Schools speak up for child refugees
Daniel Sukula is 15, and a keen footballer whose cousin has been signed for the legendary Italian team Juventus. When he is older, Daniel wants to play for England.
But he may never get the chance, because he and his family live under the threat of deportation back to the Democratic Republic of Congo (formerly Zaire) after their asylum claim was rejected.
Daniel's family fled from Africa after government militia beat and threatened to kill his mother, Ngiedi Lusukumu. The militia were searching for his father, who had already been forced to flee as a suspected political opponent.
Daniel, a pupil at Mount St Joseph school in Bolton, said: "I don't want to go back to Congo because there is a war there and if I go back, my life will be finished.
"One of my mum's friends who was deported was killed in a prison in Congo.
If we go back, we might also end up in prison, so please help us."
Every year, 2,000 children are detained by immigration authorities, according to a study by Save the Children. Now a national campaign aims to help young asylum seekers stay in education.
The Institute of Race Relations wants schools to sign a declaration committing themselves to opposing deportations. The campaign follows a series of successful battles by individual schools to keep refugee pupils in education in Britain.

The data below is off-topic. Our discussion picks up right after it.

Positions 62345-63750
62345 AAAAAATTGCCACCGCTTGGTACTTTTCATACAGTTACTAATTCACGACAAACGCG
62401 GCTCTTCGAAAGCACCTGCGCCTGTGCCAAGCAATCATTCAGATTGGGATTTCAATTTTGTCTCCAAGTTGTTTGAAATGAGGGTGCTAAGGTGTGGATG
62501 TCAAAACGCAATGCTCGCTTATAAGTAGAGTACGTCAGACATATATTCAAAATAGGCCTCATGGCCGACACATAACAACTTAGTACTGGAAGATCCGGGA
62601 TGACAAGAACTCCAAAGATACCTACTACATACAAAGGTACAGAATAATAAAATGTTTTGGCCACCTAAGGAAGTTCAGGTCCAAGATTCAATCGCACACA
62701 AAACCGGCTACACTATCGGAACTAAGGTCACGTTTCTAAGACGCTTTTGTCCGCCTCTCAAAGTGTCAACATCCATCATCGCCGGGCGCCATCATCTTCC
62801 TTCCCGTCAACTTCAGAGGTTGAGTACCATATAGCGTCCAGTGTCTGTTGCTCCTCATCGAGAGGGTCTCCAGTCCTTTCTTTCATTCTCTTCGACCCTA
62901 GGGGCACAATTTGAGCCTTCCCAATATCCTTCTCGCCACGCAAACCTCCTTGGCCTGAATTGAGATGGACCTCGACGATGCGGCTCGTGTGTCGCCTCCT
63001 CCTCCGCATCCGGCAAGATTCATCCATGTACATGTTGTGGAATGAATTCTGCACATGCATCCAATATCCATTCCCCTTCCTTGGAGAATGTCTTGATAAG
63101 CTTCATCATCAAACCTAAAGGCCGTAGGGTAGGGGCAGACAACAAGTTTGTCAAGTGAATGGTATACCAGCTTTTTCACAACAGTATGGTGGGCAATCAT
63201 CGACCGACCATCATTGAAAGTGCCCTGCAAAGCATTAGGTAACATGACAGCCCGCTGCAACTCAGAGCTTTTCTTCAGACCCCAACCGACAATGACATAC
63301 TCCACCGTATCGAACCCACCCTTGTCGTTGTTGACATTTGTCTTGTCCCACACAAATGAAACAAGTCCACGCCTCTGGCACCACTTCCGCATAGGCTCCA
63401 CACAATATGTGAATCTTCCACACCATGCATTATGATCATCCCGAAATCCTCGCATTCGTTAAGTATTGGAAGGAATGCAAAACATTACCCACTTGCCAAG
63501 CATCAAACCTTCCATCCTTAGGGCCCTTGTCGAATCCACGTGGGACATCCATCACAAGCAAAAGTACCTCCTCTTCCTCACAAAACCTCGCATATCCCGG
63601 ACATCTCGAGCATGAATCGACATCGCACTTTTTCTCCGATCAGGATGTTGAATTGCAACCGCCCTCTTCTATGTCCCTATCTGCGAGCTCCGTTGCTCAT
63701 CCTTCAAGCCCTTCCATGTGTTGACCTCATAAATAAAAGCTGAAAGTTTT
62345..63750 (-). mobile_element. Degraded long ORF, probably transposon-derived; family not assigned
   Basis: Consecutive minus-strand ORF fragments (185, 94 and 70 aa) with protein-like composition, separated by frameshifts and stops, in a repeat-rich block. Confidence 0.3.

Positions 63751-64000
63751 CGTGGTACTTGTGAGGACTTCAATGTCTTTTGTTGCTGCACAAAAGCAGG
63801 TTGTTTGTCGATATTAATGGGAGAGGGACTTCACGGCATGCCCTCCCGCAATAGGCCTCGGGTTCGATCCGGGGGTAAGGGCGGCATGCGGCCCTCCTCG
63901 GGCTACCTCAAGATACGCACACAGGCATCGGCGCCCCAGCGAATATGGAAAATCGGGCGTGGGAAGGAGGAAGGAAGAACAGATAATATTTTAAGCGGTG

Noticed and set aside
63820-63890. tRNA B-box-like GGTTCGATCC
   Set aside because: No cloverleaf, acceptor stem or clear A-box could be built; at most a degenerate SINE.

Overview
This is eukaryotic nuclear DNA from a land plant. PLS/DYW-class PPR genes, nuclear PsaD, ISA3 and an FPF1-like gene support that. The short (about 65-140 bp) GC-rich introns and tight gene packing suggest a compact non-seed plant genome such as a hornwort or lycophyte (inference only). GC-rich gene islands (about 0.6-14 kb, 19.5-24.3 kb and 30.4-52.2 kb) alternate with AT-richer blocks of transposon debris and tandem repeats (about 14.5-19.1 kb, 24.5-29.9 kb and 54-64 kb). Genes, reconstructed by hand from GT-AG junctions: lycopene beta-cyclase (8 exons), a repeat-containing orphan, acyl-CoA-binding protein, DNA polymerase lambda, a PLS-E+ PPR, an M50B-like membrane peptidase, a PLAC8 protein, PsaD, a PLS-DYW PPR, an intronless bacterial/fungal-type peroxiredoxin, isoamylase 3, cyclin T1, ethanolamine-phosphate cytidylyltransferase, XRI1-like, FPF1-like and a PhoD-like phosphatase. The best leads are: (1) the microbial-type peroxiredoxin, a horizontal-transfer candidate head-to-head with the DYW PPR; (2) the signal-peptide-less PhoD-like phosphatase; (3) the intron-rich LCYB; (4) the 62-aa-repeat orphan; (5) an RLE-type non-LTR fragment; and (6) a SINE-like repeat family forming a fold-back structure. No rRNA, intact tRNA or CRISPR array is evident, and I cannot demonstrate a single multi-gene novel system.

The declaration says: "We believe that the best interests of a child or young person studying in our school should come first and that these are best served by allowing her or him to remain in the UK."
But the campaign faces a hostile political climate as asylum becomes a key issue in the election campaign. Prime Minister Tony Blair came under fire for being unable to say how many failed asylum seekers are in Britain.
Arun Kundnani, spokesman for the institute, said: "We want to send a strong message to the Home Office that the interests of young people should come before the drive to deport people."
One in five asylum rejections is overturned on appeal. Mr Kundnani said the difficulties in obtaining legal advice mean that many more may have been unjustly refused leave to stay in the UK.
Some students facing deportation have been living and studying in the UK for many years and barely know their home country.
Pupils at Canterbury high school in Kent last year won the right for fellow student Amin Buratee, who lost his entire family in Afghanistan, to be released and allowed to take his exams.
In Portsmouth, Lorin and Eva Sulaiman won a two-year reprieve after students at Mayfield school opposed their deportation to Syria, where their father was believed to have been murdered for promoting Kurdish rights.